I did some more research,and yes, I learned that perc tests are for the sewage part, not the water supply. Apparently, water/sewer has been taken take of in a way that should not affect our well, BUT that will only be evident once wells have been dug, and may also be dependent on the new homeowners' water usage habits, i.e. watering lawns, filling hot tubs, etc.

I did talk to the township, the county, and the company that constructed our well. Nobody can give guarantees, there is no safe and good way to 100% prevent the problem.

If I went on record with the township, and the county, in the end, it would not provide me with any legal recourse in terms of who would have to shell out the $$$ for a new well, which would be me in any case.


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RE: Well

I guess the way you should try and look at it is that anytime you drill a well, it can dry up. Nature could do that by way of drought. Your frustration is really the result that it might be other people rather than nature but I do think there is little you can do about it in most jurisdictions.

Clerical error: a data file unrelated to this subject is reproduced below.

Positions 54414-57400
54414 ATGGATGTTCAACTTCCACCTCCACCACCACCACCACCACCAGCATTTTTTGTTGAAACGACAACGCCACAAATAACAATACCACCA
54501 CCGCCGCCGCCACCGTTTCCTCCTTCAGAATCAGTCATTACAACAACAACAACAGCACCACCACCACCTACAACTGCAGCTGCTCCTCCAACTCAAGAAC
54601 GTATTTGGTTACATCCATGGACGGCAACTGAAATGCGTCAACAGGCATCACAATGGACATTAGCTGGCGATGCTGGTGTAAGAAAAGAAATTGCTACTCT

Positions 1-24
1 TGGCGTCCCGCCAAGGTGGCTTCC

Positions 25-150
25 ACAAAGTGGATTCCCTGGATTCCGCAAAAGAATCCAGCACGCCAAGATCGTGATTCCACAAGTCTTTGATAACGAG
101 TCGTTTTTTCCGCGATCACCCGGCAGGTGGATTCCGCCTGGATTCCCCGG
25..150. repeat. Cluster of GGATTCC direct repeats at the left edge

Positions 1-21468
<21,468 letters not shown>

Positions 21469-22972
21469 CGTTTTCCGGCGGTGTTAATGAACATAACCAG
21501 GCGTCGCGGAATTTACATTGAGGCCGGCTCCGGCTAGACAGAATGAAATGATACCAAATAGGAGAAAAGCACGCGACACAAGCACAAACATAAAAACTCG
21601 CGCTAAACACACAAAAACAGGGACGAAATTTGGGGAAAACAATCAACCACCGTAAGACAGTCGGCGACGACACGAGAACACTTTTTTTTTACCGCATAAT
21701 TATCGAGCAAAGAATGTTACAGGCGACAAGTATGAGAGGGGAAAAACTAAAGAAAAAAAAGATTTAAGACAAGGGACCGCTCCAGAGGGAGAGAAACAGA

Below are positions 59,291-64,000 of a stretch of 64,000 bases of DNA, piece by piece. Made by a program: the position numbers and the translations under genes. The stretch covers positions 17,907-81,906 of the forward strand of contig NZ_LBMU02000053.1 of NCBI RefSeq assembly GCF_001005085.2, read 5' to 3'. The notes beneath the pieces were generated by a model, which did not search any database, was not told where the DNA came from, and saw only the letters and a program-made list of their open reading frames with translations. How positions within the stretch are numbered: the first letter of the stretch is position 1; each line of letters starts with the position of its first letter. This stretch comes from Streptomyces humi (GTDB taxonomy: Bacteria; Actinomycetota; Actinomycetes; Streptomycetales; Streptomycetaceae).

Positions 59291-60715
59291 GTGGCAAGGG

No one knows really about the water supply so the real issue was likely percing for septic. If they came up with an alternative, then you will not be affected. But if they drill a lot of wells, then it is possible that you will have a watertable issue. But - who would build 10 homes and not be comfortable that they can get water? Perhaps they know at 600 feet that they will get plenty of water and they are building a community well for that. Well - in that case, your 400 ft well would probably not be affected at all.

You could talk to the developer/builder and see what their plans are. The way you could start the discussion is to mention that your well is a little weak and you wanted to see what their solution was going to be. Heck maybe you can tie into their theoretical community well to reduce your cost and get better flow. Going deeper almost always works and a large well (for 11 houses) costs a lot less on a per house basis than a single house well.